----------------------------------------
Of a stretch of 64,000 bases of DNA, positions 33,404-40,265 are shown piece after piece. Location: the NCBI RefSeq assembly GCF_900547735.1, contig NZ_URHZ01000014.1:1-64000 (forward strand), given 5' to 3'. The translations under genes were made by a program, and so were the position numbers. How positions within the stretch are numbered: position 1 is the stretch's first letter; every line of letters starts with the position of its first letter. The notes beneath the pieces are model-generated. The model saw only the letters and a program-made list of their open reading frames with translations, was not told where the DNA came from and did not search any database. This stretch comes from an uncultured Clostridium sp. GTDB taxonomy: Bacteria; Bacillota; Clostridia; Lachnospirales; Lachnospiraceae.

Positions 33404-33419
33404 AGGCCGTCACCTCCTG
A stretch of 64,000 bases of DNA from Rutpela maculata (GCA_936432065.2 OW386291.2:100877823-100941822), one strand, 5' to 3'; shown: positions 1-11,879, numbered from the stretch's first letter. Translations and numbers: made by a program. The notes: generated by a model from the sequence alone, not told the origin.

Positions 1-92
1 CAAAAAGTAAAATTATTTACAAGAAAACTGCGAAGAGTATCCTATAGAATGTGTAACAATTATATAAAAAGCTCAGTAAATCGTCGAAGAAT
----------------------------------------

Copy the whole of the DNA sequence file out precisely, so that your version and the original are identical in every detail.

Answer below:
Of a stretch of 64,000 bases of DNA, positions 33,404-40,265 are shown piece after piece. Location: the NCBI RefSeq assembly GCF_900547735.1, contig NZ_URHZ01000014.1:1-64000 (forward strand), given 5' to 3'. The translations under genes were made by a program, and so were the position numbers. How positions within the stretch are numbered: position 1 is the stretch's first letter; every line of letters starts with the position of its first letter. The notes beneath the pieces are model-generated. The model saw only the letters and a program-made list of their open reading frames with translations, was not told where the DNA came from and did not search any database. This stretch comes from an uncultured Clostridium sp. GTDB taxonomy: Bacteria; Bacillota; Clostridia; Lachnospirales; Lachnospiraceae.

Positions 33404-33419
33404 AGGCCGTCACCTCCTG
A stretch of 64,000 bases of DNA from Rutpela maculata (GCA_936432065.2 OW386291.2:100877823-100941822), one strand, 5' to 3'; shown: positions 1-11,879, numbered from the stretch's first letter. Translations and numbers: made by a program. The notes: generated by a model from the sequence alone, not told the origin.

Positions 1-92
1 CAAAAAGTAAAATTATTTACAAGAAAACTGCGAAGAGTATCCTATAGAATGTGTAACAATTATATAAAAAGCTCAGTAAATCGTCGAAGAAT